For what seemed like the hundredth time (and quite possible was), the burglar stumbled over a rock. Balin simply extended a hand to help Bilbo up and they continued. Other than a few eye rolls, none of the dwarves seemed to mind; it wasn’t like it held up the company. No dwarf minded, that is, except Thorin.
The King snorted and muttered something under his breath that sounded suspiciously like. “Useless hobbit.”
Balin, Dwalin, Bifur, Bofur, Bombur, Ori, Dori, Nori, Gloin, and Oin paid no heed; they were used to their King’s irascible demeanor. Bilbo, if possible, looked more miserable than he had been already (for it was raining out and none of the company was in what could be considered a good mood). Fili and Kili, however, in their places at the back of the line, exchanged wry grins.
“There he goes again.” Fili sighed. “I do wonder how long he’ll keep denying it.”
“Yes.” Kili agreed. “It is getting a bit old; I wish they’d just get on with it.”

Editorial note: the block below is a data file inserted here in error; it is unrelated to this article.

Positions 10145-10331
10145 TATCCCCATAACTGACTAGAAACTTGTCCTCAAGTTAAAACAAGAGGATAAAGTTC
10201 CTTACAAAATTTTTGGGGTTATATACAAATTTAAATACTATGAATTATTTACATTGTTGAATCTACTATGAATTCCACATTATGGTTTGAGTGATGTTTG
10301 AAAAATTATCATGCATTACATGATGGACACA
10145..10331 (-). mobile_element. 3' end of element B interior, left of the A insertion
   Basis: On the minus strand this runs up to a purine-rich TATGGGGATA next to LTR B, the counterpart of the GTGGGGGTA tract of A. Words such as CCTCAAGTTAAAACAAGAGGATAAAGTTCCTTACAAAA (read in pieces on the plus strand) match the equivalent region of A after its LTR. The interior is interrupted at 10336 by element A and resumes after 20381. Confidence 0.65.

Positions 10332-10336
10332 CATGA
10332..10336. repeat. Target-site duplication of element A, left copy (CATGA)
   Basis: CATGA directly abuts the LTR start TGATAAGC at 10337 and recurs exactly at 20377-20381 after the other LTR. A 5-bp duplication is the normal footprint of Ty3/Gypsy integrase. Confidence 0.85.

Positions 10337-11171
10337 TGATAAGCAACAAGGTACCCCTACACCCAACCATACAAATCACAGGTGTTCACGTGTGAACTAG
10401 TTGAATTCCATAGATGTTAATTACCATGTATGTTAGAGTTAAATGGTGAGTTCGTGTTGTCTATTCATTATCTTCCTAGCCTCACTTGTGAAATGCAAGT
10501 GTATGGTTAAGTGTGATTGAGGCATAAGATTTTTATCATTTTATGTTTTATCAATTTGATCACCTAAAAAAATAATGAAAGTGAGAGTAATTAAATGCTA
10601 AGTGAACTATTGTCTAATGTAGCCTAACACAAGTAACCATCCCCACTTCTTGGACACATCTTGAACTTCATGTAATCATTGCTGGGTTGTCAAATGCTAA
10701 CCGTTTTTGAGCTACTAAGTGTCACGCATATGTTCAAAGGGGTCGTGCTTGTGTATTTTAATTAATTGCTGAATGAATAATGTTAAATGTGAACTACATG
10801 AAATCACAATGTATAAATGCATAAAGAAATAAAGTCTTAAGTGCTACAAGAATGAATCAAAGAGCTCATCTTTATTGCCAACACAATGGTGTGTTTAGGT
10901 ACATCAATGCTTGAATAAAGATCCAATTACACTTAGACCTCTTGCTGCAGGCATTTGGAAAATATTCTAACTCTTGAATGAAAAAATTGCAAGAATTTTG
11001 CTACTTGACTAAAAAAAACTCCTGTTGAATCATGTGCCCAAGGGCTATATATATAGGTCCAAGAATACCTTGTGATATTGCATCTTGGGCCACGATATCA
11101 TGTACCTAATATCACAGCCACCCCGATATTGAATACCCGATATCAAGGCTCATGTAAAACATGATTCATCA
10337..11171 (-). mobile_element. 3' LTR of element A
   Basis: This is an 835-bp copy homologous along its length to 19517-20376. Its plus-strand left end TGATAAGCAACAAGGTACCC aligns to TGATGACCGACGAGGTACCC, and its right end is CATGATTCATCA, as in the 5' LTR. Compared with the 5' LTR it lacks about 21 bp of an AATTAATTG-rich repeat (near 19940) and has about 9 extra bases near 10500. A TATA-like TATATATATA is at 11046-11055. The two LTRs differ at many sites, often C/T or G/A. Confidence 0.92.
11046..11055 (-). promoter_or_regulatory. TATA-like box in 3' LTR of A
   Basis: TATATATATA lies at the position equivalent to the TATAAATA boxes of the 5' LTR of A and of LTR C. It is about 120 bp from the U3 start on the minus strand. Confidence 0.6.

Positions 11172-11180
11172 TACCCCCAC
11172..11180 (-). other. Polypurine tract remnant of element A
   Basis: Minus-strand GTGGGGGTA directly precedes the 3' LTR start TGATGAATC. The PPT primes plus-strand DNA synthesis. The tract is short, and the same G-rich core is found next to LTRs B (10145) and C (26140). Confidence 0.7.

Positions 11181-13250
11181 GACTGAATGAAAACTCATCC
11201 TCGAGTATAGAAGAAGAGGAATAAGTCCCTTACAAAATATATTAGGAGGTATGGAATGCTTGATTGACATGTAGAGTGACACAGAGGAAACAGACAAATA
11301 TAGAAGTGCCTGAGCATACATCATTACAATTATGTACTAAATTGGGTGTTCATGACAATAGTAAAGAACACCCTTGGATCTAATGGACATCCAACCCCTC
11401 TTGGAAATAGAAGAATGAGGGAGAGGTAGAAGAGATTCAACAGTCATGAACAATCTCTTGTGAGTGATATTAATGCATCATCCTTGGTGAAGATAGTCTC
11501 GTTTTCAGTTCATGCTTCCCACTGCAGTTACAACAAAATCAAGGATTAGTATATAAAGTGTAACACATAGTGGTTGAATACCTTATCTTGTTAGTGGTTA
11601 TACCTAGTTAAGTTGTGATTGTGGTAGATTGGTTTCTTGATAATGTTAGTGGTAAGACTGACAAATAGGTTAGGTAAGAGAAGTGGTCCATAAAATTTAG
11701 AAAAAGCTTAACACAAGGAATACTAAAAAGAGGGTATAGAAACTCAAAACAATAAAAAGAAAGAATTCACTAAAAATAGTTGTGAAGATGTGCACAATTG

“What was it Uncle always used to tell us? Insulting a lass means that one’s in love with her? I see no reason why it shouldn’t be the same between Uncle Thorin and Master Baggins.”
“Yes, yes.” Kili shook his head, a look of mock sorrow on his face. “ But, of course he’d never take his own advice. I fear Uncle is only delaying the inevitable by refusing to give in to his feelings.”
“True.” Fili nodded. “The outcome of this is certain. By the end of the trip we will have a new member of the family.”
“Of course. But one thing isn’t certain.”
“And what’s that?”
“Do we call Bilbo Aunt or Uncle?”